First up this hour, the story behind a major case that goes before the Supreme Court this week. On Wednesday, the justices will hear a challenge to the 1965 Voting Rights Act. Shelby County, Alabama, is fighting a section of the law that requires states and localities with a history of discrimination to get federal approval for election rules. NPR's Debbie Elliott takes us to Alabama.

DEBBIE ELLIOTT, BYLINE: The future of the Voting Rights Act is to be decided on a case from the very place the statute was born.

(SOUNDBITE OF ARCHIVED AUDIO)

ELLIOTT: National support for the law galvanized in the wake of brutal scenes like this of Alabama state troopers beating back protesters on Selma's Edmund Pettus Bridge.

(SOUNDBITE OF ARCHIVED AUDIO)

ELLIOTT: And dogs and fire hoses turned on young marchers in Birmingham at the order of hardcore segregationist Police Commissioner Bull Connor.

(SOUNDBITE OF ARCHIVED AUDIO)

EUGENE CONNOR: You can never whip these birds if you don't keep you and them separate. I found that out in Birmingham. You've got to keep your white and the blacks separate.

ELLIOTT: That was 1963. Today...

ATTORNEY GENERAL LUTHER STRANGE: George Wallace is gone. Bull Connor is dead. He's not coming back.

ELLIOTT: That's Luther Strange, Alabama's attorney general. He says it's time to turn the page on that disturbing history and acknowledge the state is now a different place.

STRANGE: Alabama had - and other states had a terrible record in terms of depriving people of their right to vote, making it difficult for them to vote, discriminating against people. I'm happy to say and proud to say that after many years - 50 years now as we celebrate 1963, and the great progress that was made in that historic year - that Alabama has changed.

ELLIOTT: The U.S. Supreme Court, Wednesday, will consider whether that change is enough so that Alabama and 15 other states should no longer be subject to federal approval of any election rules, as called for under Section 5 of the Voting Rights Act. Strange likens the provision to asking mother may I, and says it's outdated and unfair in the post-Jim Crow South.

STRANGE: What Section 5 does is impose a burden on our states that really is unnecessary in 2013.

ELLIOTT: He points to statistics that show Alabama is second in the nation, behind Mississippi, in the number of African-Americans holding public office. One of them is Ernest Montgomery, the lone black city councilman in Calera, a small town near Birmingham. On most Wednesday nights, you'll find him on the front pew of the New Mount Moriah Missionary Baptist Church.

(SOUNDBITE OF MUSIC)

UNIDENTIFIED WOMAN: (singing) I have a savior in that land.

ERNEST MONTGOMERY: (singing) I have a savior in that land.

UNIDENTIFIED WOMAN: (singing) I have a savior in that land.

MONTGOMERY: (singing) I have a savior in that land.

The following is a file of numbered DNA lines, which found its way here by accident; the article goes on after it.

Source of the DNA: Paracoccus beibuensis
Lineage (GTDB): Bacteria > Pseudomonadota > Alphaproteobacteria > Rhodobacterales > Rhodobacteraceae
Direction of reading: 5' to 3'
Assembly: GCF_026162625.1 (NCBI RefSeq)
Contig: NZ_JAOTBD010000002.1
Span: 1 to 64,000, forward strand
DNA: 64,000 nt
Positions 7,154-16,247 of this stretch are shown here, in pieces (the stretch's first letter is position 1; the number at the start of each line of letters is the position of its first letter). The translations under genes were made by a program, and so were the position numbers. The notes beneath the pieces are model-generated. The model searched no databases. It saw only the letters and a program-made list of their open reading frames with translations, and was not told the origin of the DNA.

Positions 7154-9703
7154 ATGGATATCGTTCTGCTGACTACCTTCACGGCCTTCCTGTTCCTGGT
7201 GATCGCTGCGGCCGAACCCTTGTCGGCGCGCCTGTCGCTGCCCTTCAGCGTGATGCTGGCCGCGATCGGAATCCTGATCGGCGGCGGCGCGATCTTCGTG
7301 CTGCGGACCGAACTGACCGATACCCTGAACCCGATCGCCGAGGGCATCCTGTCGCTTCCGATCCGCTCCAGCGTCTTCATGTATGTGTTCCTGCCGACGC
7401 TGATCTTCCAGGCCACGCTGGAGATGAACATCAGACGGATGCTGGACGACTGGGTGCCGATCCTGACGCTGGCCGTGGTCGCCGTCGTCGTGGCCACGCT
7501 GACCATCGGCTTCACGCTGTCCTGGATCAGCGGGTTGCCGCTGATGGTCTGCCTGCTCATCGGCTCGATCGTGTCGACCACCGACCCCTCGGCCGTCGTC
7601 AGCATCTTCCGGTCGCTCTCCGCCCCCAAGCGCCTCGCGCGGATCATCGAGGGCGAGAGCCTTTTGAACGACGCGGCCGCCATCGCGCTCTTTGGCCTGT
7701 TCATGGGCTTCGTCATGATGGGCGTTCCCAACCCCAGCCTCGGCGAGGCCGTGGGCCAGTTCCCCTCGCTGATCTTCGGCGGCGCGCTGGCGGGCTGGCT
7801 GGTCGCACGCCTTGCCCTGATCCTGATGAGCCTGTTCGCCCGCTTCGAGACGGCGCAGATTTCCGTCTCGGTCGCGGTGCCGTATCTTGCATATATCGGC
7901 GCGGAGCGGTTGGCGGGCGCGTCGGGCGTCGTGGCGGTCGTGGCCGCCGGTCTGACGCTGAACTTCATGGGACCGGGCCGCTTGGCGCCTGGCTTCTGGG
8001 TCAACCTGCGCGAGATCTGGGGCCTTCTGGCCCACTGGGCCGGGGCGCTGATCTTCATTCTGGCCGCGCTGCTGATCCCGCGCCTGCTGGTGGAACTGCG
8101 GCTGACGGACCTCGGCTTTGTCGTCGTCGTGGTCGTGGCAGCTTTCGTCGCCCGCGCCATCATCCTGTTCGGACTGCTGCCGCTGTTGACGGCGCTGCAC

UNIDENTIFIED WOMAN: (singing) Oh, I have a savior in the land.

MONTGOMERY: (singing) I have a savior in that land.

ELLIOTT: Montgomery is in his third term on the Calera City Council, a seat he lost when Shelby county officials redrew district lines in 2008, changing the makeup from about 70 percent minority to around 30 percent.

MONTGOMERY: And, of course, we ran anyway. We didn't like those kind of numbers, but we thought that's the only way it could be.

ELLIOTT: Montgomery lost by two votes to a white candidate. But the redistricting had not gained pre-clearance from the U.S. Justice Department as called for under the Voting Rights Act, prompting a new election which he won. Now, the soft-spoken 56-year-old machinist finds himself at the heart of this Supreme Court case.

MONTGOMERY: I'm not here to air our laundry here in Shelby County, but I know the stories. I think we're getting better, but the removal of this legislation would definitely turn back the hands of time.

ELLIOTT: Blacks are very much the minority in Shelby County, about 10 percent of the population. Montgomery says trusting officials to do the right thing is still hard for African-Americans here.

MONTGOMERY: Because of what happened, like some people think, a million years ago, but it was just only less than 50 years ago. They think, oh. You know, people say, well, we don't need this. People don't even remember. That's so long ago.

You want to talk to my parents? They're right here in Calera also. They very well remember when our church door was shot up just because the preacher was encouraging people to go to the polls and vote. And to bring fear, intimidation, they shot up our church doors.

ELLIOTT: Those scars and the experiences of black voters are reason enough to retain protections under the Voting Rights Act, says Montgomery's pastor, Reverend Harry Jones.

REVEREND HARRY JONES: I've seen a lot of things, you know? And I don't want to see the Old South rise again. And I think that Section 5 prevents to a certain extent the Old South from rising again.

ELLIOTT: Election changes are common here because Shelby County has seen such dramatic growth. Back in the '60s, it was largely rural, with a tiny county seat surrounded by farms, fishing lakes and a few bedroom communities to Birmingham. Today, you're more likely to find suburban sprawl and endless traffic. The population has grown six-fold from about 32,000 people to close to 200,000 now.

STATE SENATOR CAM WARD: I'm a good example of some of the changes. You've seen a huge migration of new people moving into Shelby County.

ELLIOTT: Cam Ward represents the county in the Alabama Senate. He's 41 and white, like all the members of the county's legislative delegation. He says people have moved here from all over the country - he's from Florida - and shouldn't be punished for government actions decades ago.

WARD: We get penalized now by having to go through - every time we do a planning and zoning. Every single minute change, we have to go all the way to the Justice Department, which penalizes us for conduct now that doesn't exist in Shelby County. It just really doesn't. It's a very changed world.

ELLIOTT: Aubrey Miller is proof of that change. He's president of the Shelby County Board of Education and was elected countywide.

AUBREY MILLER: I do not believe that I was elected because I was an African-American, and I do not believe that people voted for my opponent because she was a white female.

ELLIOTT: Even so, Miller is no advocate of Shelby County's case challenging federal oversight of elections.

MILLER: Much progress has been made, but we are not so far advanced that we should not pay attention to the potential that exists for pockets of - unintentional, even - discrimination.

ELLIOTT: Miller says the country needs the Voting Rights Act for at least another generation.

MILLER: Is it as relevant as it was in 1965? No, not at all. Will it be less relevant in 2030? My hope and prayer is that it will not be relevant at all.7

ELLIOTT: The question of relevance now rests with the U.S. Supreme Court. Debbie Elliott, NPR News. Transcript provided by NPR, Copyright NPR.